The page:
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Home > Tools and Resources > Ask the Expert > What Happens When Seller Financing Goes Bad?

What Happens When Seller Financing Goes Bad?
Short answer: Everyone loses

By Richard Parker | Diomo Corporation
Contact Richard Parker | Visit Website | About The Author

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I was wondering if in one of your newsletters you can address more detail on seller financing. More specifically, what typically happens if the new owner is late on payments or stops payments? Most sellers would not like to take the business back, and I would assume most buyers do not want to put up personal collateral. If there are tangible assets the business has, could the seller use that as collateral without being responsible for the lease of the business?  In general, how does this play out when things go bad?

This is an excellent question and I'm surprised that it has not been brought up earlier. In a nutshell, it isn't pretty when seller financing, or any financing for that matter "goes bad". Let's keep in mind that in most seller notes the business assets are the security. While these notes are generally signed for personally by the buyer, they usually do not have personal assets pledged. Plus the fact is should it get to the point where the buyer isn't paying the seller, it's unlikely that they (the buyer) have any assets at all to cover the loan regardless of having signed personally.

Typically, a buyer and seller will have a note between them specifying the remedies and cures for a breach in payment. Generally, if the seller does not receive their regularly scheduled payment within a certain number of days after it's due, they are required to notify the buyer that they are in breach, and the buyer has a set number of days to cure it. If not, the remedies per the contract will be triggered.

If the buyer simply cannot pay the loan, and the note is secured by the business assets, then yes, the seller can take the business back. Unfortunately, the business is usually not in anywhere near the shape it was in prior to being sold. It usually resembles a house that has been in disrepair for quite some time. Nevertheless, this is generally the mechanics of what transpires. Regarding the lease, it can get complicated but in essence unless the original seller has remained on the lease as a guarantor when it was sold, they are no longer responsible and they can in fact take possession of the business assets and either sell them or run the business. However, should they choose the latter, and require a location to operate the business, then they may have to take over the lease as well. Now, it can get complicated if for example the buyer had been paying the note, but not the rent. If there was no lien filed against the assets the landlord may have taken possession of the property.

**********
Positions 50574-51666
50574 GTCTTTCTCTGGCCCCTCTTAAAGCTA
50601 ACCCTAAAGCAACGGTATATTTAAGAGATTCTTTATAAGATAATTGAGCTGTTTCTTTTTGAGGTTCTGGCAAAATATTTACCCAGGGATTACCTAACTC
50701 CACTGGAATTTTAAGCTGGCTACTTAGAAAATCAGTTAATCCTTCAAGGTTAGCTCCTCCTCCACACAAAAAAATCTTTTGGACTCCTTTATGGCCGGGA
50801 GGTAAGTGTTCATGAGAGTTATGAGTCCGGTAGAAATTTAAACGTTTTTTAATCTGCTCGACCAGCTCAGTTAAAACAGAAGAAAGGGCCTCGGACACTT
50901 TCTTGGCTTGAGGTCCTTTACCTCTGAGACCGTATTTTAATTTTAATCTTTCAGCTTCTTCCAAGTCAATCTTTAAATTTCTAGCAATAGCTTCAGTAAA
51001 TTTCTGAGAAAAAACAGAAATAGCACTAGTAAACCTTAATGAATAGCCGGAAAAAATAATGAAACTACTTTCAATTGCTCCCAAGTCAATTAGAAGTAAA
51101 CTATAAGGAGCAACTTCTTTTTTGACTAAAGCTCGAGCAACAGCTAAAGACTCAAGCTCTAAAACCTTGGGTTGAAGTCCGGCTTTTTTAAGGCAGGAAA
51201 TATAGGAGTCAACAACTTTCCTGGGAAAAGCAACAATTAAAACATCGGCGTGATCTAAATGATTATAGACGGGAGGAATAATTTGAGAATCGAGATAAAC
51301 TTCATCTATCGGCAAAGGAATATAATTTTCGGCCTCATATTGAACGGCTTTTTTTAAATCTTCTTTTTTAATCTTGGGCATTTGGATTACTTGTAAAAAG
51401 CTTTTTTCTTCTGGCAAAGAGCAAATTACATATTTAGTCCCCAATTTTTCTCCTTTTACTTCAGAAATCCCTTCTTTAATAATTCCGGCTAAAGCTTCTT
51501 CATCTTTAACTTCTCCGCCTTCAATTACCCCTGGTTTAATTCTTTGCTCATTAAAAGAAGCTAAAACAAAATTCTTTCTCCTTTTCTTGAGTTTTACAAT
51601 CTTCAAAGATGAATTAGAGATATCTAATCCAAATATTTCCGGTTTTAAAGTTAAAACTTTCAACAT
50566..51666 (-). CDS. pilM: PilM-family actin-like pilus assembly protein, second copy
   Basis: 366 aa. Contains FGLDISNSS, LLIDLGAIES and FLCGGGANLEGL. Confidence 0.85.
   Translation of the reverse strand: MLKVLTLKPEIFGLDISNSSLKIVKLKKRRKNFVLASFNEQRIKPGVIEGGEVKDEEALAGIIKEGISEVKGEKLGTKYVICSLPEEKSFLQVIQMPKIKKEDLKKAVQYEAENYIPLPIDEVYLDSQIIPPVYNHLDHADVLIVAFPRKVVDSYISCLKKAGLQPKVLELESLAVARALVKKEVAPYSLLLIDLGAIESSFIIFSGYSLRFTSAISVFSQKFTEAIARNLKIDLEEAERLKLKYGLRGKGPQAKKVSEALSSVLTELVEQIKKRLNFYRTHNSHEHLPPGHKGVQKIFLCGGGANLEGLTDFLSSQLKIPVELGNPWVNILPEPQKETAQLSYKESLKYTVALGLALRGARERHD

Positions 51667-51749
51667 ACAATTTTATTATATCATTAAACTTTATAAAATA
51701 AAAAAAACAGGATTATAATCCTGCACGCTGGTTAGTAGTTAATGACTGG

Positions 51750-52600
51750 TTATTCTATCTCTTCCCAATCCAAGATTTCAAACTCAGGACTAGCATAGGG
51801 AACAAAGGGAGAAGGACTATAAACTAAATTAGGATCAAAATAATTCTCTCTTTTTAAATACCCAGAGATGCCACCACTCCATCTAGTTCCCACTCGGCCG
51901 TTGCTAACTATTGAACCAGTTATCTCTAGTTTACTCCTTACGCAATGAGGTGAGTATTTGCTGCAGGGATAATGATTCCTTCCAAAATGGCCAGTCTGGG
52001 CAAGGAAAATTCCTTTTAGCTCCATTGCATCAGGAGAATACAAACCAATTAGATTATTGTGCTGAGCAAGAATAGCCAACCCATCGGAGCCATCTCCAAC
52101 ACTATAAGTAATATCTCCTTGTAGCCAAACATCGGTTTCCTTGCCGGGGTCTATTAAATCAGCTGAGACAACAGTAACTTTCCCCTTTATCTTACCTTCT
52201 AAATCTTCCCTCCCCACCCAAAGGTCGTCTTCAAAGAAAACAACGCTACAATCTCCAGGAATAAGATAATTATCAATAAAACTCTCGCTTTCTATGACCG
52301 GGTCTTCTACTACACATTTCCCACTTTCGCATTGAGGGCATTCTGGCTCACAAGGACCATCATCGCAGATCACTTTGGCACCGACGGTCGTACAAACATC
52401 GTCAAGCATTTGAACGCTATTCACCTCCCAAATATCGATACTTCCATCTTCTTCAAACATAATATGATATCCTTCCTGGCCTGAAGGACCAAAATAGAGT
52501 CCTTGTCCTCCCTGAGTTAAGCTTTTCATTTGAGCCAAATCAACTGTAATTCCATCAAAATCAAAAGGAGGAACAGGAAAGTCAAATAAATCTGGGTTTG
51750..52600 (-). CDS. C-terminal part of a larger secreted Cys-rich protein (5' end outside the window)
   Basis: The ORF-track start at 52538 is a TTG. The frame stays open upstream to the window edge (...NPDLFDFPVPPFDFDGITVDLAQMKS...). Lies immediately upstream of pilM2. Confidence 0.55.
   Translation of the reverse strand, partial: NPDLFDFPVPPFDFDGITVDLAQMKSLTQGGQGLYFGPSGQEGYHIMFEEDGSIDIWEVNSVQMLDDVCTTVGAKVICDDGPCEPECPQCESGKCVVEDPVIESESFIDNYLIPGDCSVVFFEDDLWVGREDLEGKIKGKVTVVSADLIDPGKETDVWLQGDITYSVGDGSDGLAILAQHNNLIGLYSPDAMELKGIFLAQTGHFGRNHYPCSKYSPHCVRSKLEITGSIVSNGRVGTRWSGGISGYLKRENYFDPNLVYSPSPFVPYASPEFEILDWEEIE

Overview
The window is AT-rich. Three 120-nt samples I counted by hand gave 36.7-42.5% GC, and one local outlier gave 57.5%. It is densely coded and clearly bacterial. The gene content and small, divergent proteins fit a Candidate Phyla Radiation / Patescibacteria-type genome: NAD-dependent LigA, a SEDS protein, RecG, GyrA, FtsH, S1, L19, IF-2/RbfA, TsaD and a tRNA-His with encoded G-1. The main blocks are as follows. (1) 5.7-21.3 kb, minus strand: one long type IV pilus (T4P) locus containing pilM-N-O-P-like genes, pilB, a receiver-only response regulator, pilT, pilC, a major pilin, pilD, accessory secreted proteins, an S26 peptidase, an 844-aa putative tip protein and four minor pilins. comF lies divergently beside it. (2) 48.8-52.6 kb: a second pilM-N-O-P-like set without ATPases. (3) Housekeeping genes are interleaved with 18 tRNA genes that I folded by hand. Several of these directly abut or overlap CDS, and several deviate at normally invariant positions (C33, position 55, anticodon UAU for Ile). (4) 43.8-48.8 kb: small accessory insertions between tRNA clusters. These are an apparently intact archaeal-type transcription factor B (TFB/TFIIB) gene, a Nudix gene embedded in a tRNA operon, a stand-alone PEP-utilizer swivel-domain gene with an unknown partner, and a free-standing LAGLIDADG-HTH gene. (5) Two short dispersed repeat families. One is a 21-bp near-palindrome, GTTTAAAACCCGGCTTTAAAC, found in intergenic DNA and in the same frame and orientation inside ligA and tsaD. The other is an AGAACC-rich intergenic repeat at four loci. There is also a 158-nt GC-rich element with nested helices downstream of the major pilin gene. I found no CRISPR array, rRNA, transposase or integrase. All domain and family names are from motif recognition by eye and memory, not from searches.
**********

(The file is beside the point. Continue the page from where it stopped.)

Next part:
Often in a note of this nature, there will be a subordination agreement between the lender (the seller) and the landlord that provides for a mechanism for the lender (seller) to take over the business in the location without the landlord's interference so long as the seller pays any back and future rent.

As you can see, when deals go bad there can be lots of moving parts, and rarely is the outcome good for any of the stakeholders.

Having said all of this, the good news is that, with seller financing, if a buyer runs into difficulty and is upfront with the seller, most of the time the big "plate of spaghetti" outlined herein can be avoided. Sellers almost never want the business back. Buyers don't want to lose it. With both parties having exposure, the situation can usually be worked out either by the seller providing a brief holiday from payments, or some other concession to reduce the cash flow crunch that may be the catalyst of the problem. Also, if the buyer is open with the seller and makes them aware of the situation (hopefully before it starts to deteriorate) the seller may even be willing to spend time with the buyer trying to address and repair the business difficulties. After all, unless the buyer has run the business into the ground, who better to provide counsel to the buyer than the prior owner?

Get more expert advice in Richard Parker's How To Buy A Good Business At A Great Price - the most widely used reference resource and strategy guide for buying a business.

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About The Author
Richard Parker is the author of: How To Buy A Good Business At A Great Price, the most widely used reference resource and strategy guide for buying a business. He has purchased ten businesses in his career and has helped thousands of prospective buyers worldwide learn how to buy the right business for sale. He is also founder and President of Diomo Corporation - The Business Buyer Resource Center.

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